If you’ve ever chuckled at an Obama/Biden meme, in which Joe plays a prank and Barack rolls his eyes affectionately, Andrew Shaffer’s Hope Never Dies—one part mystery, one part fanfic—is for you. When his favorite Amtrak conductor dies and all evidence points to murder, the former Veep can’t resist launching his own investigation. After all, life has gotten a bit dull since vacating his post in D.C., and he’s eager to be useful again, especially if that means teaming up with his partner-in-service and BFF, the 44th President of the United States. A perfect buddy comedy ensues. Here are six reasons why we love it.

    1. It’s fast-paced with a concise narrative voice
    Shaffer knew to keep things short and sweet. Chapters range from one to five pages, and the yarn is narrated by Biden himself, using semi-hardboiled prose: “I glanced over my shoulder, but no one was there. Barack had disappeared into the inky darkness, same as he’d come, leaving nothing behind but the stale smell of smoke.” (Don’t worry: with one exception, Obama sticks to Nicorette gum.) 

    2. The dialogue is gold
    Biden, re: the machinations of an apparent femme fatale: “Son of a buttermilk biscuit, we got bamboozled!” Obama, in response to whether he’ll run for any type of office again: “Michelle would kill me in my sleep. She said she’d smother me with a pillow. Even showed me which one she’d use.” 

    3. Its characters’ behavior is very on brand.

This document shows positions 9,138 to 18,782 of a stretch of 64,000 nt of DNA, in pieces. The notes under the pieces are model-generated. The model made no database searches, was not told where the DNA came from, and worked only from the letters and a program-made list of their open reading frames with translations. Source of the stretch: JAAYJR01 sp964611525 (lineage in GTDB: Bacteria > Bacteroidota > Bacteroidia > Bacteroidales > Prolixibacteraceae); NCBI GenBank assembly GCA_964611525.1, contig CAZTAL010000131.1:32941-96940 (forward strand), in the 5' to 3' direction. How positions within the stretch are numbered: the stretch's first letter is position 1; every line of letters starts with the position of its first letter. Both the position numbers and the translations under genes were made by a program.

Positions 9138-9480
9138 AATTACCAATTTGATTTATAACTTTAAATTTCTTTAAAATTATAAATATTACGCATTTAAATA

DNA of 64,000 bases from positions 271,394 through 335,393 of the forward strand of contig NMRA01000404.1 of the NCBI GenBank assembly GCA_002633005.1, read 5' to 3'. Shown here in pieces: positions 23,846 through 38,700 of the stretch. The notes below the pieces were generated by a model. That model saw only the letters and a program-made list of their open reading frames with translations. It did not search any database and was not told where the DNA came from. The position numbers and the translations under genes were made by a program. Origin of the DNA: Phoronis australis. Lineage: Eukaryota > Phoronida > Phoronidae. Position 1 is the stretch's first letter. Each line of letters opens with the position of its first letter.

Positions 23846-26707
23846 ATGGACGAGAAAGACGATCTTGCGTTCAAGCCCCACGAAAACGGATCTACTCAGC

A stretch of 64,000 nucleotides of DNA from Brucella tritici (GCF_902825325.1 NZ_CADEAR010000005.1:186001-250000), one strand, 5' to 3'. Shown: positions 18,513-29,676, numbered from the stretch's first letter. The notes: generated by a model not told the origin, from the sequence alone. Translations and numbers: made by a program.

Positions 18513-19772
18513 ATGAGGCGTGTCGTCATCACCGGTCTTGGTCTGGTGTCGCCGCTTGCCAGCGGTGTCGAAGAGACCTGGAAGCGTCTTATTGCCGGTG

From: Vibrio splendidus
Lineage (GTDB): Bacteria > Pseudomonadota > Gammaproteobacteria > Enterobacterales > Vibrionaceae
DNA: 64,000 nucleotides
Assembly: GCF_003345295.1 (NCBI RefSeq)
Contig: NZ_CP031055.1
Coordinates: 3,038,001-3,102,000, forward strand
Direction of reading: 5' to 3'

Obama is “cool as cucumber lotion” in tense situations, but always willing to step into the fray when needed, as when Joe’s being held at gunpoint by a biker gang. Joe, who swaps his bomber jacket and aviator sunglasses for a KISS MY BASS hat as a “disguise,” is impulsive and hotheaded, eager to go with his gut, as when he storms the hideout of the aforementioned biker gang. Together they’re unstoppable. 

    4. A genuine relationship shines through
    The former Veep and ex-President are best friends and it shows, even if they’re going through a rough patch right now. There’s nothing either wouldn’t do for the other, even if they bicker like brothers. Obama schools Biden on the flowers he chose for Jill (“The lily is a funeral flower. If you were going for romantic, you should have gone for roses”) and Biden accuses Obama of ditching their true-blue friendship to go windsurfing with celebrities (cough, Richard Branson). Their initial meetup sets the tone: “I offered a handshake. Barack turned it into a fist bump. It was a greeting I’d never been able to master, but I gave it my best shot. Barack smirked. Just like old times.”

    5. Funny situations abound
    When a fast-food clerk makes a casual remark about global warming, Barack can’t resist explaining the finer points of it to her, and his passion for the topic wins her over. He and his secret service agent, healthy eaters both, are horrified by what Joe orders at a diner (a “hot and bothered” plate of hash browns, covered with “cheese, onion, diced ham, and jalapeno.”) To pass the time inside a particularly rancid no-tell motel, Biden and Obama launch into a game of “POTUS, SCOTUS, or FLOTUS,” in which one of them names three women, and the other responds with the role he’d prefer for her. (Prior to participating, Obama acknowledges it’s a little demeaning to women, and wonders if Strom Thurmond came up with it.)